The Muhimbili National Hospital (MNH) plans to carry out kidney transplant and cochlear implant either in December or early in January next year to reduce the costs and the number of patients seeking the services outside the country. kidney failure receives a new kidney, which takes over the work of absorbing minerals and filtering blood and producing urine.
"We have decided to have this service in place between December and January 2017. Again experts will be sent to India next month for related training. By the time they are back, we will have made the necessary changes at the theatres and intensive care units to accommodate the patients," he reported.
The MNH head said bringing the much needed service in the country will reduce the costs of receiving the treatment abroad by 40 per cent and ensure that more people access the services than it would otherwise have been if they were to get it outside the country.
He said bringing health services that were initially sought outside the country is one of the agendas of the government through the Ministry of Health, Community Development, Gender, the Elders and Children, citing examples of the Jakaya Kikwete Heart Institute and Muhimbili Orthopaedic Institute (MOI).
"It is our responsibility as health experts in the country to provide the government with recommendations on what to be done and what is needed to bring these health services in the country and this is what we are doing," he explained.
Other health care challenges at MNH, which are being addressed to improve health services at the national referral hospital, include congestion of patients awaiting surgery, receiving medical tests on time, morgue mix up of bodies and providing meal services to patients.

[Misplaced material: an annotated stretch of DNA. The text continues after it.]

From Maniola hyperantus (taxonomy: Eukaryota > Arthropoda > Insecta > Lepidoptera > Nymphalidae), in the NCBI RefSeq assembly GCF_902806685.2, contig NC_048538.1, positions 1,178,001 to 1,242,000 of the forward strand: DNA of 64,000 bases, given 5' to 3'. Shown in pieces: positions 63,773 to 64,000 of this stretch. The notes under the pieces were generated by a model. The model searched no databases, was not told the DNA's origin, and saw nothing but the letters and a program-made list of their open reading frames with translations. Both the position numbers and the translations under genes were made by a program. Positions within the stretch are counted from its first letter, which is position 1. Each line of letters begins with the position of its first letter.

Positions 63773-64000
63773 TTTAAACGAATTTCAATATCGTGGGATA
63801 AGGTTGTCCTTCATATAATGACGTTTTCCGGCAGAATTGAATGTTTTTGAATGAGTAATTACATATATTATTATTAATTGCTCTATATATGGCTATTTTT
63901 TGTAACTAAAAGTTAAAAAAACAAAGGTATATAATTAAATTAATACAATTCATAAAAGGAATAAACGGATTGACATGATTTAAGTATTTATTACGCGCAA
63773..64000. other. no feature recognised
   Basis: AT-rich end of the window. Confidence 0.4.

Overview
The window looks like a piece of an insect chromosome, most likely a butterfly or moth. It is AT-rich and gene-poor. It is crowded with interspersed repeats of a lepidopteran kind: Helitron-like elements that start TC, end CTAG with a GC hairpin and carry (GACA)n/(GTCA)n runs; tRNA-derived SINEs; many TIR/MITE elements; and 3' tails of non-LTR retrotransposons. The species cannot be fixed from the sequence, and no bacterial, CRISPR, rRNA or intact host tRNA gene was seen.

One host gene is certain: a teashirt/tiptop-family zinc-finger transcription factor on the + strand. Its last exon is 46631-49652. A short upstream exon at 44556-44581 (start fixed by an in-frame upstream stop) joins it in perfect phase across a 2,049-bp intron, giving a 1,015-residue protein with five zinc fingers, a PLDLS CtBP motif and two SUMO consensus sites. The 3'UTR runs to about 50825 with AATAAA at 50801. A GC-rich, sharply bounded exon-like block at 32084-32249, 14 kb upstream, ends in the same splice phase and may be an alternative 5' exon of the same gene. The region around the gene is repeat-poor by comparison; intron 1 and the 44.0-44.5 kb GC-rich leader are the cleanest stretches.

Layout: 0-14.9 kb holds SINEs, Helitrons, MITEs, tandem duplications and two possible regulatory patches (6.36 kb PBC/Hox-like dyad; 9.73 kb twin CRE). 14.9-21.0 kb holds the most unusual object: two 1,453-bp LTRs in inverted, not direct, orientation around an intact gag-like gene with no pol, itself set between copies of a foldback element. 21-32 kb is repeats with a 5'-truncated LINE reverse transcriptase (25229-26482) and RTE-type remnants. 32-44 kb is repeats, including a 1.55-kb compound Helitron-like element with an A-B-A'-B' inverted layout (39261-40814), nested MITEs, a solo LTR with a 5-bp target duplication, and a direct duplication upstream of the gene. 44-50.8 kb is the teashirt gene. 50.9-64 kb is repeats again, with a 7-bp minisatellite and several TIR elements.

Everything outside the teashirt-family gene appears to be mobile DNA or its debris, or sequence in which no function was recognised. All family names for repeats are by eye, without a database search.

Prof Museru said MNH is in the process of increasing six more theatres from the current 13 to reduce congestions of patient waiting for surgery and has computerised and centralised laboratory process ensuring medical results are released electronically -- and on time.
Speaking about recent two incidents of mix-ups at the MNH where wrong bodies were issued to relatives, the MNH boss said major changes will be implemented at the hospital's morgue, including bringing in new staff and a supervisor who will ensure proper procedures of issuing bodies to relatives are adhered to.
Following the incidents, an inquiry was launched by a committee formed by the hospital, which according to the MNH boss, has already handed over its report.
However, he said, mistakes noted in the mix-up, included the bodies bearing wrong identification tags. The incidents took place on April 9 and June 20. On meal services, he noted that the MNH was embarking on introducing catering services to patients scattered by the hospital to study challenges that might crop up and figure ways to address them before rolling out the service to other admitted patients.
"On average, we have about 1,300 in patients per day out of which about 600 to 700 are patients from outside Dar es Salaam whose food service is catered for by the hospital.
The rest, who are from within Dar es Salaam, receive the service from relatives. So following the minister's directives to look at this issue afresh, we have decided to start catering for the patients coming in from outside the region," he explained.
He said the move, once implemented correctly, will relieve relatives from spending days sitting around the hospital waiting to cater for their sick relatives and use the time productively, while allowing the hospital to function properly without interference of the influx of relatives visiting patients, especially during lunch time when doctors are making rounds in wards.
Source: Tanzania Daily News